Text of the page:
But Norcross harnesses a lot more power than the average working man. The son of a labor leader and brother of South Jersey's top Democratic power broker, Norcross headed the regional AFL-CIO before his path to political office was cleared by the precisely timed midterm retirement of the state Assembly speaker himself. The party organization immediately anointed Norcross the prohibitive front-runner in a safely Democratic district. A week after he was sworn in to the Assembly, he was promoted to a vacated state Senate seat. Four years after that, yet another midterm exit - by U.S. Rep. Rob Andrews amid a campaign-finance probe-- put Norcross on a short circuit to Congress, powered once again by party unanimity.

The spectacle of Andrews being confronted on 60 Minutes helped spark Alex Law's interest in politics and ultimately his challenge to the machine that choreographed Norcross' rise. Law, of Voorhees, is the epitome of an upstart, having just turned 25, the minimum age to serve in the House, and quit his IBM consulting job to seek the nomination. He has raised about $40,000 to Norcross' nearly $1 million. (The winner will run against Bob Patterson, who is unopposed on the GOP side.)

While Norcross, 57, was often in the thick of the legislative action in Trenton, his meteoric ascent hasn't helped his resumé in that respect; his achievements in Washington have been limited. The congressman notes that he introduced a bill to raise the minimum wage and has helped bring federal funds to the district.

Law, a Sanders supporter, has staked out positions largely to the left of the congressman, who sometimes sides with Republicans in favor of industry and defense. The challenger has criticized Norcross' votes against the Iran nuclear deal, consumer financial protections, and refugee resettlement. Norcross says he takes pride in sometimes straying from the party line.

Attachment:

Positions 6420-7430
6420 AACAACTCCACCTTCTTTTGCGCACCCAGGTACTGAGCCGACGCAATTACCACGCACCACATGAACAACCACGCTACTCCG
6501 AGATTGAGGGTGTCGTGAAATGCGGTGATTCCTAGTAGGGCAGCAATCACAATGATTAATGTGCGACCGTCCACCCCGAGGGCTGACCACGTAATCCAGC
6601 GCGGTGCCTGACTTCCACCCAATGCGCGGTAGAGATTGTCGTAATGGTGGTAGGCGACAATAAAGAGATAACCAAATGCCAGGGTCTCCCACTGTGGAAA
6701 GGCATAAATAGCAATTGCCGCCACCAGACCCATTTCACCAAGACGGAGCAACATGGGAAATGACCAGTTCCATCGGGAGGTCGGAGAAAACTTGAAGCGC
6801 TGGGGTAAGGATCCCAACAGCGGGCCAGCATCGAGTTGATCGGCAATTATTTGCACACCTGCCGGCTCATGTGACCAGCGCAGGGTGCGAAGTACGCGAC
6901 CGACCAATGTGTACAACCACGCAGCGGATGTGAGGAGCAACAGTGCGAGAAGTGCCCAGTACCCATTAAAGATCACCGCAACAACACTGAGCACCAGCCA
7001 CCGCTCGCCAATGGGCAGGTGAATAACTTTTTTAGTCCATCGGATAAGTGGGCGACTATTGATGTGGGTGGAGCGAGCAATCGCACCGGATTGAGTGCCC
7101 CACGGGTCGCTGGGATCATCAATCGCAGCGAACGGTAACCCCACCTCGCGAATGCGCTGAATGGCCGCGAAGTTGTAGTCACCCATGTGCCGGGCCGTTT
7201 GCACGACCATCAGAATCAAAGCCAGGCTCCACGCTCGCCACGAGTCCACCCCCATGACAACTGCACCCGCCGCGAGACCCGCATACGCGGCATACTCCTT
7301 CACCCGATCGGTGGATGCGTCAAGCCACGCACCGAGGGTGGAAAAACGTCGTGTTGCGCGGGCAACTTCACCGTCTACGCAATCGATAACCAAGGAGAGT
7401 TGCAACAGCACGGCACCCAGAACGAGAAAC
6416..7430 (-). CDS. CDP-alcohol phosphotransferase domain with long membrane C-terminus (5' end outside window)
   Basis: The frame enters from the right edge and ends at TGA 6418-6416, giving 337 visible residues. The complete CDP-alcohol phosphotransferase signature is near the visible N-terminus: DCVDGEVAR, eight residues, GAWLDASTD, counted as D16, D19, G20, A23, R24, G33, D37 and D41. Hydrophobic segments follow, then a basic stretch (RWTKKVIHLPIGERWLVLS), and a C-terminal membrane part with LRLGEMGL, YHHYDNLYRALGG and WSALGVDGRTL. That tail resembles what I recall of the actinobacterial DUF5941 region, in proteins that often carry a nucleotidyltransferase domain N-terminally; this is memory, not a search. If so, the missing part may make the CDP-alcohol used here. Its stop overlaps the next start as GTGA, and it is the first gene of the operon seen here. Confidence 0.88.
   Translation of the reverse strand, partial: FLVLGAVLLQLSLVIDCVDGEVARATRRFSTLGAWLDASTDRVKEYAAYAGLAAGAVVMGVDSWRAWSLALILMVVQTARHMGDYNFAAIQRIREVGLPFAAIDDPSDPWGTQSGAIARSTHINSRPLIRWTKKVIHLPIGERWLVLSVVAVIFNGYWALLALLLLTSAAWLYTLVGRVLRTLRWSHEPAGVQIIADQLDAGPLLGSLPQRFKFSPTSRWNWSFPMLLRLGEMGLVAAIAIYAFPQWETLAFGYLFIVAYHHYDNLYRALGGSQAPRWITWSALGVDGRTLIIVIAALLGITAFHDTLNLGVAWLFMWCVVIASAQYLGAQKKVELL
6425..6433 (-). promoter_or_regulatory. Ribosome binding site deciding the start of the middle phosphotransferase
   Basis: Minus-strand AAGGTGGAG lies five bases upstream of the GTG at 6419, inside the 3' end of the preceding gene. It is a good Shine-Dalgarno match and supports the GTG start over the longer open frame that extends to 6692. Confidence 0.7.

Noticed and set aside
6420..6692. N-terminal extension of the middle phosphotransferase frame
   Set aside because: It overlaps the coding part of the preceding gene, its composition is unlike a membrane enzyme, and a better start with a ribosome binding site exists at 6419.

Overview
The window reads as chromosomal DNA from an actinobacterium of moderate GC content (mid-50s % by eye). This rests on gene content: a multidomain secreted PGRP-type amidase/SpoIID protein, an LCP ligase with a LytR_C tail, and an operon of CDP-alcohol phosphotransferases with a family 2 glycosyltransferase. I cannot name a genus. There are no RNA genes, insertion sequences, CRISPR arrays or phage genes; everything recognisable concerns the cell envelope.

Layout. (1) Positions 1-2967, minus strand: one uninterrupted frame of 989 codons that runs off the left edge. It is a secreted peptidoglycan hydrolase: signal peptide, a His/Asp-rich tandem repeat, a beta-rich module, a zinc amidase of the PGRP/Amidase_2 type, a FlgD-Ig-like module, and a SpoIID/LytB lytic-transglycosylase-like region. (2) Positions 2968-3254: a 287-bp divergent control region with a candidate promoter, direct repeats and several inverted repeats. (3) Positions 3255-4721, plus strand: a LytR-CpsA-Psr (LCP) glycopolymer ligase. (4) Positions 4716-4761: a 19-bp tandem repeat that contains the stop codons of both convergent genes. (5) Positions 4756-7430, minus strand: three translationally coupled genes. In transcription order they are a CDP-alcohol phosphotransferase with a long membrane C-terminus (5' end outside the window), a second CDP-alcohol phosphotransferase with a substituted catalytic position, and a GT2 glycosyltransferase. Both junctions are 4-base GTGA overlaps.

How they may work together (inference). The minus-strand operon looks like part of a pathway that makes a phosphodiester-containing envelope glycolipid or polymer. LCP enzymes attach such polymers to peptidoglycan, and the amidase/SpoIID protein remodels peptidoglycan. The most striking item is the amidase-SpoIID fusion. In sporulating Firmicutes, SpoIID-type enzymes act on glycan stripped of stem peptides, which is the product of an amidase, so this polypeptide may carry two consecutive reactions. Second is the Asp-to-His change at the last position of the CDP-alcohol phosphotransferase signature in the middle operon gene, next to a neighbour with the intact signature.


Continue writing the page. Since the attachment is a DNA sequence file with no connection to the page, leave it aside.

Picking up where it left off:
Law's most persuasive critique of Norcross concerns his reliance on donors with government contracts. Pay-to-play politics have been elevated to a dark art in South Jersey, but Norcross addresses the issue by insisting he is just an electrician-turned-politician with no special connection to such machinations.

Democratic voters longing for a genuine departure from the entrenched political establishment that Norcross embodies should choose ALEX LAW.

When Norcross "strays from the party line," as the Inquirer puts it so generously, it;'s to vote with the Republicans against the environment and for pet projects of his wealthy campaign contributors like the Keystone XL Pipeline. In fact, Norcross has voted with the Republicans more than any other New Jersey Democrat in Congress. Just above is the Blue America mobile billboard we have driving up and down the streets and highways of South Jersey all month. (Gas money contributions here please.) Saturday the truck spent the day in Collingswood at the May Fair. This is the billboard on the other side of the truck: